Main Article Content
The numerical solution of transient stability problems is a key element for electrical power system operation. The classical model for multi-machine systems is defined as a set of non-linear differential equations for the rotor speed and the generator angle for each electrical machine, this mathematical model is usually known as the swing equations. This paper presents how to use direct Richardson extrapolation of several orders for the numerical solution of the swing equations and compares it with other commonly used implicit and explicit solvers such as Runge-Kutta, trapezoidal, Shampine and Radau methods. A numerical study on a simple three machine system is used to illustrate the performance and implementation of algebraic Richardson extrapolation coupled to several solution methods. Normally, the order of accuracy of any numerical solution can be increased when Richardson Extrapolation is used. A numerical example is provided for an electrical grid consisting of three machines and nine buses undergoing a disturbance. It is shown that in this case Richardson extrapolation effectively increases the order of accuracy of the explicit methods making them competitive with the implicit methods.
This work is licensed under a Creative Commons Attribution 4.0 International License.Authors who publish with this journal agree to the following terms:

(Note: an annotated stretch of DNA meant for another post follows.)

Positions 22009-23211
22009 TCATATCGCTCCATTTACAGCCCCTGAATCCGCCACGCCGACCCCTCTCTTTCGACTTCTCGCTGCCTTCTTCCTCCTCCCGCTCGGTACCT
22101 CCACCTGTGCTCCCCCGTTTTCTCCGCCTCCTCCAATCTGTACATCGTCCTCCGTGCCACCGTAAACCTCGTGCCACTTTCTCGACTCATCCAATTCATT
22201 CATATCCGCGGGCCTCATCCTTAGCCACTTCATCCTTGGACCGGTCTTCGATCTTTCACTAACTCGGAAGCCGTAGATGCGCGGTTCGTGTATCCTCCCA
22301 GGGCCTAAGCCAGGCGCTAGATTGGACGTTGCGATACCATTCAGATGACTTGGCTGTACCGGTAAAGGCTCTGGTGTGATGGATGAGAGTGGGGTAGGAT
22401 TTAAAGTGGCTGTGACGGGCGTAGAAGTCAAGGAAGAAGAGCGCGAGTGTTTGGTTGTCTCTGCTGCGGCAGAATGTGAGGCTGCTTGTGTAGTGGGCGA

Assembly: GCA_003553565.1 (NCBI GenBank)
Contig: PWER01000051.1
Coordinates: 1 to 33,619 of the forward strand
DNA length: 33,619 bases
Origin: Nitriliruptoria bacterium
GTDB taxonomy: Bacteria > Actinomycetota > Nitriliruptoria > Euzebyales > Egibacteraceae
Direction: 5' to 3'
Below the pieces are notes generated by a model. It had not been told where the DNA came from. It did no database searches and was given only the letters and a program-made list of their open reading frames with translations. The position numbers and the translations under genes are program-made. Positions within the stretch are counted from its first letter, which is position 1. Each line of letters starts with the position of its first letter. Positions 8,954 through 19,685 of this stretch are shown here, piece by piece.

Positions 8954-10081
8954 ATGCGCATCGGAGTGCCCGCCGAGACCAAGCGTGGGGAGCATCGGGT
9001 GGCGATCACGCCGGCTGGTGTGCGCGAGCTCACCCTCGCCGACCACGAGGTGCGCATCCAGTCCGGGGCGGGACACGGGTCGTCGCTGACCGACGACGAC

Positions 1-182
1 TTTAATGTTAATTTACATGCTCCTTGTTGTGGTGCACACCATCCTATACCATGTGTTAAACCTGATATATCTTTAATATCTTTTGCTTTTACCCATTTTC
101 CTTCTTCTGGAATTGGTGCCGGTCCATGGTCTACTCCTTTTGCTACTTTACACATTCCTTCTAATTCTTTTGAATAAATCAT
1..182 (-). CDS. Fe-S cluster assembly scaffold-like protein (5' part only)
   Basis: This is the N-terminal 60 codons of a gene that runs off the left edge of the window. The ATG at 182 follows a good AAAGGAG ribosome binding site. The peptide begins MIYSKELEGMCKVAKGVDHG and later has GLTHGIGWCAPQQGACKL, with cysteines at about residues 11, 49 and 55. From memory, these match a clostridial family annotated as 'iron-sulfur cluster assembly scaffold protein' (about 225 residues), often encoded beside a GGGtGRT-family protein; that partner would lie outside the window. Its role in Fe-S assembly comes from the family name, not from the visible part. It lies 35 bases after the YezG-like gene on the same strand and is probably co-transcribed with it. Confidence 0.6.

- Authors retain copyright and grant the journal right of first publication with the work simultaneously licensed under a Creative Commons Attribution License that allows others to share the work with an acknowledgement of the work's authorship and initial publication in this journal.
- Authors are able to enter into separate, additional contractual arrangements for the non-exclusive distribution of the journal's published version of the work (e.g., post it to an institutional repository or publish it in a book), with an acknowledgement of its initial publication in this journal.
- Authors are permitted and encouraged to post their work online (e.g., in institutional repositories or on their website) prior to and during the submission process, as it can lead to productive exchanges, as well as earlier and greater citation of published work (See The Effect of Open Access).